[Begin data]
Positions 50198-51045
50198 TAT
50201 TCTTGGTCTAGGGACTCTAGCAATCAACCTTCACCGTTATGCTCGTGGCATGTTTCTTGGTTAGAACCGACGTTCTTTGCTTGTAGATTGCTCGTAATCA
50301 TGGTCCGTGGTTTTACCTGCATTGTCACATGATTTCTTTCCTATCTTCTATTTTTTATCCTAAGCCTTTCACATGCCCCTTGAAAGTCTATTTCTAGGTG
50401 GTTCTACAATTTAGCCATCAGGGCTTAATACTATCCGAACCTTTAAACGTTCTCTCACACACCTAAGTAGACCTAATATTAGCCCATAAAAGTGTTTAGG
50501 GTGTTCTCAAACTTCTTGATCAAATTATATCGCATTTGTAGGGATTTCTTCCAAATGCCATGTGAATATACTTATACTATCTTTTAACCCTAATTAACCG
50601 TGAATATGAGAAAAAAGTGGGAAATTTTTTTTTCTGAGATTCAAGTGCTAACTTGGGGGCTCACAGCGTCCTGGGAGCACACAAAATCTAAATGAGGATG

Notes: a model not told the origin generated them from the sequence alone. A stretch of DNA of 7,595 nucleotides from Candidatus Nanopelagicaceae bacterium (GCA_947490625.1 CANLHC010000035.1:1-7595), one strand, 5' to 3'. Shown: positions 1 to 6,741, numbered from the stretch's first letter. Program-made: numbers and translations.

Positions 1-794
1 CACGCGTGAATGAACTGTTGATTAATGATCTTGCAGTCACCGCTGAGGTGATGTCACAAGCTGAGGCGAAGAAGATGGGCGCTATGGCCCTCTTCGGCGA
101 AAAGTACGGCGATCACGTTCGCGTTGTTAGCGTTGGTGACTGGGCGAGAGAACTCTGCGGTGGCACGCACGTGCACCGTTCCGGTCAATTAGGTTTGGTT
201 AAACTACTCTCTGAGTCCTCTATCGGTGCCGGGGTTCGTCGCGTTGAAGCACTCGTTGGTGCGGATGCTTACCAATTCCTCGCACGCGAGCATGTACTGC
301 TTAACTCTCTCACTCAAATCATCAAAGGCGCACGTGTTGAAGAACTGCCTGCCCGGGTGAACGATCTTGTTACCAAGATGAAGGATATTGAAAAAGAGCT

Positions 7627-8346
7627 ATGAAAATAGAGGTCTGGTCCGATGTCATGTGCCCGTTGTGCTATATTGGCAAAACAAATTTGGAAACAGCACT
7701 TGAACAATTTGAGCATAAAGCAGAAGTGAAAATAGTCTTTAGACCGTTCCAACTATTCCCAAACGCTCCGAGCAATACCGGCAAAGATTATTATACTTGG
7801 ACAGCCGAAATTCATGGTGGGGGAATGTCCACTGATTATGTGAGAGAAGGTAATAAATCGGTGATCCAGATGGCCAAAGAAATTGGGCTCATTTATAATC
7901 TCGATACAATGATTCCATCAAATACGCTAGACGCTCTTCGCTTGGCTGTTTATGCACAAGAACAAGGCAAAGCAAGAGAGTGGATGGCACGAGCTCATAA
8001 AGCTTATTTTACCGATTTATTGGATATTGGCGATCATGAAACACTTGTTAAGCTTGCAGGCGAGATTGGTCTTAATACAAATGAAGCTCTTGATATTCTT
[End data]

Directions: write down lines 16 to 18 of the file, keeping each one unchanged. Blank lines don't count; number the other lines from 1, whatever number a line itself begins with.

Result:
7701 TGAACAATTTGAGCATAAAGCAGAAGTGAAAATAGTCTTTAGACCGTTCCAACTATTCCCAAACGCTCCGAGCAATACCGGCAAAGATTATTATACTTGG
7801 ACAGCCGAAATTCATGGTGGGGGAATGTCCACTGATTATGTGAGAGAAGGTAATAAATCGGTGATCCAGATGGCCAAAGAAATTGGGCTCATTTATAATC
7901 TCGATACAATGATTCCATCAAATACGCTAGACGCTCTTCGCTTGGCTGTTTATGCACAAGAACAAGGCAAAGCAAGAGAGTGGATGGCACGAGCTCATAA